Adidas tried to hype up a hideously offensive sneaker design with this patronizing little Facebook prompt: "Got a sneaker game so hot you lock your kicks to your ankles?" Folks have made enough noise in protest of the shoe that Adidas decided to pull the design just hours after defending it.
The sneaker "is nothing more than the designer Jeremy Scott's outrageous and unique take on fashion and has nothing to do with slavery," Adidas said in a statement according to the Associated Press. "Since the shoe debuted on our Facebook page ahead of its market release in August, Adidas has received both favorable and critical feedback. We apologize if people are offended by the design and we are withdrawing our plans to make them available in the marketplace."
Nothing to do with slavery?
Sure. Perhaps they were just a nod to a more recent use of shackles: the mass incarceration of African-Americans.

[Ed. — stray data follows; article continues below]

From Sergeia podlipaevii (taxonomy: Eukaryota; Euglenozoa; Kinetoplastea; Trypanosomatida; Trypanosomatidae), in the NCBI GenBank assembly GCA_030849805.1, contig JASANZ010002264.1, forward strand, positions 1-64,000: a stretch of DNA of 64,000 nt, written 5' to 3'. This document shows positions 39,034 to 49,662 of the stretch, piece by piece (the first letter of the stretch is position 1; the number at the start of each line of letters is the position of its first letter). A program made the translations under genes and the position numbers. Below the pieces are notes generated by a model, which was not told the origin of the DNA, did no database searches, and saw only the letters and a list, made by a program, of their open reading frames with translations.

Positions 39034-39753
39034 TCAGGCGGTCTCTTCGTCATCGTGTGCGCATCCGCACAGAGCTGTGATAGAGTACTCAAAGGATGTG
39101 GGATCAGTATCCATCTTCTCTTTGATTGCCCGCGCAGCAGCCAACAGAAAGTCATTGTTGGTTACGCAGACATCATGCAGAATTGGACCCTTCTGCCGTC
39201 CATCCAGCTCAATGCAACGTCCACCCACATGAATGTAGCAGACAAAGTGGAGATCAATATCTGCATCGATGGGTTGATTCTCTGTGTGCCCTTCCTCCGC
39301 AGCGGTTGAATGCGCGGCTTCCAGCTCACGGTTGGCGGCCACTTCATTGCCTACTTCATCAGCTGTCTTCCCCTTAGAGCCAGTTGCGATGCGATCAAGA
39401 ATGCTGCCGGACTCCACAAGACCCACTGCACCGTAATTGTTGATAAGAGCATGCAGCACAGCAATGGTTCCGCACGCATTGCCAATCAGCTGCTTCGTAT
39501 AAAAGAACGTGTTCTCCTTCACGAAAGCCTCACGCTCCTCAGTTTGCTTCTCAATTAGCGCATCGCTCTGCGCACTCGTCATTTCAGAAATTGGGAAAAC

For civil-rights veteran Rev. Jesse Jackson, the message the shoes convey is clear as ever.
“The attempt to commercialize and make popular more than 200 years of human degradation, where blacks were considered three-fifths human by our Constitution is offensive, appalling and insensitive," Jackson said in a statement. "Removing the chains from our ankles and placing them on our shoes is no progress."
Jackson also noted that the company's decision to create such an item is especially offensive given its past use of historical African-American sports figures to promote its brand.
"For Adidas to promote the athleticism and contributions of a variety of African-American sports legends --- especially Olympic heroes Wilma Rudolph and Jesse Owens and boxing great Muhammad Ali — and then allow such a degrading symbol of African-American history to pass through its corporate channels and move toward actual production and advertisement, is insensitive and corporately irresponsible," he said.
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(Photo: Courtesy CNN)